The gender critical perspective is that you should unravel the reasons why you began to hate your natural body in the first place and learn to change those feelings. We don’t believe that people are essentially transsexual, we think the transsexual identity is a social construction and that what’s real is the body itself. We want people to know that bodies are not wrong and that men and women can be any kind of people they want to be.
Daniel doesn’t describe dysphoria in silly sex stereotypes like “I knew I was really a boy because I liked wearing boxers,” as a lot of transitioners unfortunately do. He describes a severe mental illness that didn’t respond to anything else besides transition. So what happens if a person with dysphoria tries to reconcile with their birth sex but cannot? What then?
I’m a person who has had anxiety and depression for most of my life, and I’ve had internalized homophobia, and I was able to untangle the reasons for all that and learn ways of coping. Because I was able to do this, I believe that other people can do it, too. I think people can examine their underlying beliefs (usually with the help of a good therapist) and figure out why they ended up going down the path of self-hatred, and I think people can learn coping skills that help them manage long-term mental illnesses. I cannot give advice for dealing with gender dysphoria because I don’t have it, but there is a whole community of detransitioners who are working on this and writing about it. The only advice I can give is to look at what they’re saying.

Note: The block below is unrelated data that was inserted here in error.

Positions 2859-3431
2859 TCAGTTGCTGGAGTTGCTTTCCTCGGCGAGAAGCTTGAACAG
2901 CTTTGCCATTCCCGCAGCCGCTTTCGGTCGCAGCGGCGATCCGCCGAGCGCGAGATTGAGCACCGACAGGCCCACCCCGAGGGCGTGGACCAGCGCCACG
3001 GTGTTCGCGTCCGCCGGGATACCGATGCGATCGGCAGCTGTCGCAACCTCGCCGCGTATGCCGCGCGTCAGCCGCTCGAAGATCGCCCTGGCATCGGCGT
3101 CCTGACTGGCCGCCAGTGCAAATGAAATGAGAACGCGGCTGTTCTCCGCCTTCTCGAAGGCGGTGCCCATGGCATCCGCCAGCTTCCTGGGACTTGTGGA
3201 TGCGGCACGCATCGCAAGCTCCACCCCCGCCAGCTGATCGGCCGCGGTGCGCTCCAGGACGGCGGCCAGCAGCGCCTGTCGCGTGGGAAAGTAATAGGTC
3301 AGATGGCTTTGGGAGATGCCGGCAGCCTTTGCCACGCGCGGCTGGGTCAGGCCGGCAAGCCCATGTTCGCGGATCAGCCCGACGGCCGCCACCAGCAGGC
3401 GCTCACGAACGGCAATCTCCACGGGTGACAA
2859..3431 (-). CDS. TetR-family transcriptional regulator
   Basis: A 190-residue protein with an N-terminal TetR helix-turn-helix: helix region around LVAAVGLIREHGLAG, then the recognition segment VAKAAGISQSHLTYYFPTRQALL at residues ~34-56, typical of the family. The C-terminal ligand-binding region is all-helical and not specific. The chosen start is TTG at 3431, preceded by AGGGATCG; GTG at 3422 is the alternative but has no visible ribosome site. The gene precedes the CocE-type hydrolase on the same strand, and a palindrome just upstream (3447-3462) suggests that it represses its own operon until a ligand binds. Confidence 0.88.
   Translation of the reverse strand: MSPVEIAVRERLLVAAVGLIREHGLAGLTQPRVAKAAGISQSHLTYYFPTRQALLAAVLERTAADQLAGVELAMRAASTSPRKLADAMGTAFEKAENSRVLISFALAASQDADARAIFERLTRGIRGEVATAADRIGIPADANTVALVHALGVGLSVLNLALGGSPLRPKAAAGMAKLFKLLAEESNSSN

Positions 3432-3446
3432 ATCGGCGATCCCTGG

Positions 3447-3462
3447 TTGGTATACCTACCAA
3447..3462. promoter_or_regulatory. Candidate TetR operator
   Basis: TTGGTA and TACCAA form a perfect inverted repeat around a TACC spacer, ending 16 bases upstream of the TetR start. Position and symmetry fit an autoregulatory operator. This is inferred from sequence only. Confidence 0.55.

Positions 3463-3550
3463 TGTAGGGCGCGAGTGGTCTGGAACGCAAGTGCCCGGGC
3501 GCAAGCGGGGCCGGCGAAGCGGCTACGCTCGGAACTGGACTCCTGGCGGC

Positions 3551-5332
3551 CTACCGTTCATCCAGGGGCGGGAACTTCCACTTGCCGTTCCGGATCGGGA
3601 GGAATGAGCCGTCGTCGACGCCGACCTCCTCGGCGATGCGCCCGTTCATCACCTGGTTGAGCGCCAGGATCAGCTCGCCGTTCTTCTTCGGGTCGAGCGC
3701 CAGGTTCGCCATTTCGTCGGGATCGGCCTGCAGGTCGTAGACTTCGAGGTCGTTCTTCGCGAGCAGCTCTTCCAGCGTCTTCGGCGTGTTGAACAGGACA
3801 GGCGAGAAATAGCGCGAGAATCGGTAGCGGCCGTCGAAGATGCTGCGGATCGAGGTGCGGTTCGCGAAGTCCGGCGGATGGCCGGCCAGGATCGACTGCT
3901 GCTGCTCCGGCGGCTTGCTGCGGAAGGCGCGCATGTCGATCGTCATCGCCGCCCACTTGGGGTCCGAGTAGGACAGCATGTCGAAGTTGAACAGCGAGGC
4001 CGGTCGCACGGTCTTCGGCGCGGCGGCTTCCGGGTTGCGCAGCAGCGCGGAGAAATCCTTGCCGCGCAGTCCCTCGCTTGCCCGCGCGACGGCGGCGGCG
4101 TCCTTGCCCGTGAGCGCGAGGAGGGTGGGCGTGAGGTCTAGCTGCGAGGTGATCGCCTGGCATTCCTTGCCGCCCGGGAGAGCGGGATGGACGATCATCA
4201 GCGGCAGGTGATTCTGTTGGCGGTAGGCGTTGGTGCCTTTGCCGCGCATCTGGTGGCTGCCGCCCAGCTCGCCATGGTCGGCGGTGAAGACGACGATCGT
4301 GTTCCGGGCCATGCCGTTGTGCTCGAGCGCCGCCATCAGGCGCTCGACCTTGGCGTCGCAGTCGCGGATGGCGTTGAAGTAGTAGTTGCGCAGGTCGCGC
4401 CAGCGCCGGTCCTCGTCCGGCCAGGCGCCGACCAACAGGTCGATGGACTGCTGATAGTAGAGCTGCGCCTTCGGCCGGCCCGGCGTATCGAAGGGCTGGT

Of course, we don’t live in Purple Sage’s Personal Utopia, (I wish!), we live in the real world. Some people are going to transition. I cannot say what the best method is for early transition, but I can say what my major objections are in regards to the way trans people often proceed.
My primary objection is the public trans activism that is being done that is taking away women’s rights. I don’t think that people trying to deal with their personal mental illness need to remove women’s rights to our own private spaces in order to feel better about themselves. Trans women who don’t pass should be able to respect that women don’t want to share a washroom with six-foot tall guys wearing makeup. They should have enough courtesy to use the men’s washroom or a gender neutral washroom, and instead of campaigning for being allowed into women’s washrooms based on self-declaration, they should be campaigning for single-user, unisex washrooms in order to balance their needs with women’s needs.
My second most important objection is the public trans activism that forces everyone to redefine male and female and pretend as though human reproductive anatomy is an unfathomable mystery instead of an accepted scientific fact. We shouldn’t have to force organizations like Planned Parenthood or midwife organizations to talk about “pregnant people” when only women can get pregnant. This removes women from a conversation about women and it causes both gas-lighting and bullying of women.